Thursday, 7 July 2011
Gandy drives: Jaguar XKR-S
A few years ago, I wrote an article about Jaguar. In it, I said what a sleeping giant I thought the company was - and that even worse than waking a sleeping giant is waking a big, very angry cat. Well, the beast has now awoken, thanks mostly to a huge cash injection by Tata and free reign at last to do what it does best - and that is to take on the best and beat them. The XF has won more awards than both Tiger Woods and Ryan Giggs have (allegedly) had women, the XJ is regarded by most motoring journalists as the best luxury saloon available today and in 2012 comes the beautiful and innovative CX-75 supercar. Expect 0-60mph in less than three seconds, free annual road tax and super-low emissions. However, what I want to talk about here is the Jaguar XK.
The second-generation XK is the oldest of the Jaguar models, having been introduced in 2006. But after many improvements over the last five years and a major revamp in 2011, the XK is to me the best GT sportscar on the road today. What right do I have to hold such an opinion? Well, because the XK has been my choice of everyday car (in various forms) for the last three years. And for a person who gets bored of most things very quickly, and suffers from severe, recurring car envy, it's high praise indeed that the XK has managed to keep me entertained and contented for this long.
With its newfound belief and of course investment, Jaguar has gone out and built the ultimate statement of intent in the shape of the new XKR-S. This is not merely the fastest Jaguar ever built, but also the most agile, responsive and driver-focused Jaguar to date. The exterior has styling unique to the XKR-S (although the whole XK range has now gotten rid of the awkwardly designed front lights) which not only helps to reduce lift and maximise stability, but also gives it such a presence - particularly in dark grey with smoked alloys - that you half expect James Bond to get out of one door and Batman the other. If the XKR is Bruce Banner then the XKR-S would be the Hulk.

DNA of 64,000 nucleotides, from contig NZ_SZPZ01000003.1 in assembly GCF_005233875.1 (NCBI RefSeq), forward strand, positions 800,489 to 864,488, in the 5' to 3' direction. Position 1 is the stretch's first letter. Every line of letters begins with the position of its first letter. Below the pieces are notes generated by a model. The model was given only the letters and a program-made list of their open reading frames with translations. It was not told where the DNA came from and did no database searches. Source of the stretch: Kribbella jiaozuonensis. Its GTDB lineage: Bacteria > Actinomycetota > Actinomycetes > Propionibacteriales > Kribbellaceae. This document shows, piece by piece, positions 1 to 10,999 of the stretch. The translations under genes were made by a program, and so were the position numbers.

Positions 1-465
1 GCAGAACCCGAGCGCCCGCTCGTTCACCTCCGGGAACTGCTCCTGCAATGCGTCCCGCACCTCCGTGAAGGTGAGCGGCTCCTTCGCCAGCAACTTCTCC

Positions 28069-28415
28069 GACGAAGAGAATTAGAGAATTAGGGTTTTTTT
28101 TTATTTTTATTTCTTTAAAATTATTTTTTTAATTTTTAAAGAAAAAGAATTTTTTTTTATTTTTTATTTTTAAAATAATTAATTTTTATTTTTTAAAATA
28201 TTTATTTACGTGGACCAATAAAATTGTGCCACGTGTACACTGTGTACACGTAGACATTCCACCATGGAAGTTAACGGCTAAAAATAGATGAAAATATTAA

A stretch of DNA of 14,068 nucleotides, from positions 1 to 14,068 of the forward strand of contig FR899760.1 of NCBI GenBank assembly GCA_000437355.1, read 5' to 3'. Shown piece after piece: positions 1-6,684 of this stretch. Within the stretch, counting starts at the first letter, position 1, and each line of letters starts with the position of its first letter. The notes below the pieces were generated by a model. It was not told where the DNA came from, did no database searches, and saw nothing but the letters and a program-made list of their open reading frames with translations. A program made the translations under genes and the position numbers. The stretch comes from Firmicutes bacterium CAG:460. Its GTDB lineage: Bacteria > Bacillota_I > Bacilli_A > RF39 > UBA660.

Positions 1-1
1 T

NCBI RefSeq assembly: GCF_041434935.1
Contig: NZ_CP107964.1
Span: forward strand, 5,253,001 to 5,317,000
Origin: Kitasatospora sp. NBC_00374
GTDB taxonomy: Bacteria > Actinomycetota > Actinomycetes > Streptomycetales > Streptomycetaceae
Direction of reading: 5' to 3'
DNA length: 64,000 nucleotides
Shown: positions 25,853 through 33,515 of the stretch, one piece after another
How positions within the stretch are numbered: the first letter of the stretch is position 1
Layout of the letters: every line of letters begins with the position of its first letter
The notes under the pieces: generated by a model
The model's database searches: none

Inside, winged performance seating hints at its intention. All the cheap plastics buttons have been replaced with soft touch rubber; in fact, everything now feels very high quality. A vegetarian would certainly not be a big fan of the rest of the interior, given that every surface is either leather or suede. But this is a Jaguar after all, old boy!
The Audi R8 V10 has 518bhp. The Porsche 997 Turbo S has 523bhp. The top Aston Martin DBS has 510bhp. The XKR-S has 542bhp. Yes, 542bhp, which means 0-60 in 4.2 seconds and top speed of 186mph. To get all this power, and keep the driver on the road, the spring rates have been increased, the front suspension revised and all the driver adaptive dynamic aids have been reviewed. This car is astonishing to drive. I'm used to driving the XKR and know the limits of the front turn-in and how liberal I can be with the throttle. The XKR-S rips up those rules. The turn-in is more precise: it feels taut, stable and so confidence-inspiring, I don't think I missed an apex all day even though frankly I'm an awful track driver. I didn't want to get out of this car, ever. Yes, the ride is stiffer, but it's still one of the most beautiful damped sports cars on the road and once you hear the almost ridiculous exhaust note, you won't mind loosening a few fillings or losing a few previously friendly neighbours.
Some motoring reviews are saying that the XKR-S does not warrant the extra £20K over and above the XKR. I beg to differ. In many ways I think Jaguar could have taken the XKR-S even more extreme. Get rid of the back seats (which are pretty useless anyway), lose the luxuries such as heated/electric seats, satnav, even the heated steering wheel (God forbid we get cold pinkies) and make it much rawer, lighter, fanatical in fact. Leave the XKR as the gentlemen's fast GT. In many ways, the XKR-S is trying to be too many things. However this car goes, stops and steers in a manner which is exploitable and thrilling to most. On top of that it's aggressively beautiful, contains every luxury one could ever want and is still tens of thousands of pounds cheaper than its most direct rival. I could die happy knowing that this was my sole transport for the rest of my life.